If no-one believes bonuses are fair, even if they are rewarded by one, then surely it is game over?

One final thought. If you have to offer someone a bonus to motivate them, are they worth employing?

Build it…and they will NOT come


Before 2003 when Steve Blank wrote his now famous best seller, The Four Steps to the Epiphany, the dot com bust need not have happened.

His book became the basis of Lean Startups with his Customer Focused model. Before then it was all Product Focused, in that startups planned their product or service to the nth degree and ignored customers because “If you build it they would come.”

They didn’t.

Unfortunately their budgets went into developing and producing the best, shiniest widget they could possibly make.

There was just one problem – no customers. Their product was either too expensive, or didn’t have enough features or had too many.

It wasn’t their fault, this is the way they, and every other startup, were taught.

A precious few identified the one great but simple flaw in this way of thinking, in that the customer had not been consulted before the product had been produced. Until this ‘epiphany’ no-one had thought to ask the potential customer whether what they were building actually solved a problem for them, at a price they would be willing to pay.

One of the notable exceptions is Steve Jobs, who produced products we didn’t know we wanted until we saw them, and then we had to have them!

Until Steve Blank wrote his book pointing out this simple error, hundreds of millions of dollars had been wasted. True, some of them had successful IPO’s where the clever investors took their profit and ran before debtors came calling, but it was only a matter of time before the bust came after the emotionally charged boom finished.

Ignore potential customers at your peril.

And they did…and closed their doors.

Eric Reis wrote an excellent book nearly ten years later when the term ‘Lean Startup’ was born. He directly credits Steve Blank’s book as having been the catalyst for this.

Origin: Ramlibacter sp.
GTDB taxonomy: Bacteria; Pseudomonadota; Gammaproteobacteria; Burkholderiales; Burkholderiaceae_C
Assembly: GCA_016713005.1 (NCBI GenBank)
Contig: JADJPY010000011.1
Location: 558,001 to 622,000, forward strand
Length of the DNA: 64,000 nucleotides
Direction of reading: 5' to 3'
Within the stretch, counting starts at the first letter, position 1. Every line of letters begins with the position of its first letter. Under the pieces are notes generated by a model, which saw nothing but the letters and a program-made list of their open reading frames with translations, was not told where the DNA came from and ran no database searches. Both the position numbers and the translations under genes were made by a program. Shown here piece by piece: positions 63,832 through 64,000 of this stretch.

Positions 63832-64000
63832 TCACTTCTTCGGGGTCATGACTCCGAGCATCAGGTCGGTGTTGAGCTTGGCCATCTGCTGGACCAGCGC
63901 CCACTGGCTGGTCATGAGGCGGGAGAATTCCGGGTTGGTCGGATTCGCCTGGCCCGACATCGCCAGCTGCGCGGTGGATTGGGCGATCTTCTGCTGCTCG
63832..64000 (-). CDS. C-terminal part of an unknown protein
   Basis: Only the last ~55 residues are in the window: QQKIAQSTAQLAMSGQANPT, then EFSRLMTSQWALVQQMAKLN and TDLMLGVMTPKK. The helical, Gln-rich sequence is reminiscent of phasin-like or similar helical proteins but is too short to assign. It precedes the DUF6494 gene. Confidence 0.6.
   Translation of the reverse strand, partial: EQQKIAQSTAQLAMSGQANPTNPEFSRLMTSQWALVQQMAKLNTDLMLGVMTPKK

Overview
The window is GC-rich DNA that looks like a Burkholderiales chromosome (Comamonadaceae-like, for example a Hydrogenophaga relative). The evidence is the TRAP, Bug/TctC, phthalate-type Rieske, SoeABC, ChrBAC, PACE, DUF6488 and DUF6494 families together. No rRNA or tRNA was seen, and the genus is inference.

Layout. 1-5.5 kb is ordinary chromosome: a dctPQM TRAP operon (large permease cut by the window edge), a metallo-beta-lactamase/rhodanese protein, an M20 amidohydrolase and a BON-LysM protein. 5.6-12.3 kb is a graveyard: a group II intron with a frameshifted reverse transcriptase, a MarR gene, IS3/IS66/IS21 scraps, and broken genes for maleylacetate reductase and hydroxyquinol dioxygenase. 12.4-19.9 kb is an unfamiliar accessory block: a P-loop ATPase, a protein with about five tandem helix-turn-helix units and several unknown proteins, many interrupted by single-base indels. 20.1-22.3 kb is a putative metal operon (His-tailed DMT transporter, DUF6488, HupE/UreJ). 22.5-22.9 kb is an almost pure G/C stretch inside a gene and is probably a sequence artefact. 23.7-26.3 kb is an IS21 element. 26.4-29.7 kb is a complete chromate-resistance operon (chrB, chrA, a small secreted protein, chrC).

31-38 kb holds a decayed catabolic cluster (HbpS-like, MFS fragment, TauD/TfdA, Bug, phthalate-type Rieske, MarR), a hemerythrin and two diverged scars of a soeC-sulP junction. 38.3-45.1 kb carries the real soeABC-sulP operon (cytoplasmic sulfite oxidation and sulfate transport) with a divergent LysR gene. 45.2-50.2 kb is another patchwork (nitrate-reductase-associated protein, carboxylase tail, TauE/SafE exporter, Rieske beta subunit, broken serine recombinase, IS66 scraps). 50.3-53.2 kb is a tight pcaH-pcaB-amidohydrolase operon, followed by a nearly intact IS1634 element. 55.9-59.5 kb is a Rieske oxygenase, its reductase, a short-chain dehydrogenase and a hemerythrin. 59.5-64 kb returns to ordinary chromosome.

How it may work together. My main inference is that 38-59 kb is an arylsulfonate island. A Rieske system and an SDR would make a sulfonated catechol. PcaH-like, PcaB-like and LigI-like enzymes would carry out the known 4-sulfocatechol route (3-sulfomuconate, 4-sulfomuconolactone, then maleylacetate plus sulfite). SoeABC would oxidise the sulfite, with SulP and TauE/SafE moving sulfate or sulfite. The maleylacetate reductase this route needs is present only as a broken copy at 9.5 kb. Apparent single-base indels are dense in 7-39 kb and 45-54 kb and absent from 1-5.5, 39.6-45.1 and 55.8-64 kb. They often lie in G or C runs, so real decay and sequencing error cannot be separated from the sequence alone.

Today one of the very first questions asked by potential investors, and on shows such as ‘Shark Tank’ is, “How many have you sold?” and “Have you researched the market to see if people want this and will buy it?”.

Strange as it may seem, but these questions are relatively new concepts to startups… except for the successful ones.

The idea of living on baked beans for six months to a year validating that your market exists, finding out what your customers want your widget to look like and how much they were prepared to pay for one (hopefully at a price point sufficient to make a profit), had only occasionally been considered.

Until Steve Blank wrote his book and out of it came the term ‘Lean Startup’.

It may seem obvious now that you must obtain customer validation before spending a fortune on manufacturing your goods and marketing them, but at the time of the dot com boom all investors wanted to know was; do you have a website and does it have ecommerce? That is, can customers buy online.

If the answers to both questions was yes then you received a rather large mountain of cash.

And ran out of it a year or so later.

So, if you are a budding entrepreneur, talk to potential customers before you build anything. Preferably, obtain contracts from one or three saying that if you make this product, and it does what they want it too at their acceptable price point, they would buy it. This way your first customer/s are already ‘in the bag’ and they can provide you with essential feedback as you make changes, fine tuning your product.

Knowing who your customers are, where they are and how you can reach them is critical these days. The dot com bust hurt a lot of people, thankfully most have learned from their mistakes and will not give you one cent if you cannot answer those simple questions regarding your customers. It also helps if you are already working with several customers, so you can receive their feedback and fine tune your product to make sure that when it is released it is successful.

Listen more than you talk, and do not spend copious amounts of money on your product until you know everything about your target customers.

Now we call this a Lean Startup, however I call it common sense.

Good luck to entrepreneurs everywhere, may your customers be eternally happy and grateful that you solved a real headache and seemingly insurmountable problem for them.

Or if you are Steve Jobs, or know where his crystal ball is, please ignore me entirely.

Craig Pickering, 31st March 2018

PS If you like what you have read, please follow me by clicking the ‘Follow’ button at the top of this page – many thanks!

Sales – The secret of a successful Lean Startup


The secret to a successful startup..? Sales. Without them no validation, no feedback, no customers, no business!

Follow the Lean Startup approach and do a controlled release of your product or service to some people (or businesses) you think would be interested.

By recording their feedback you will eliminate expensive future mistakes, discover that you were wrong and there is no market or receive a couple of orders which will allow you to beta test.

Another option is to contact one of the largest businesses you believe should be interested and offer to build your product/service especially for them. This gives you a real world test site, honest feedback (you can tell if they have been using it or not) and, if they stay with you until the product/service is finished, a testimonial and reference site for future prospects.

Much more efficient than spending a year building a business only to find there is no market for it!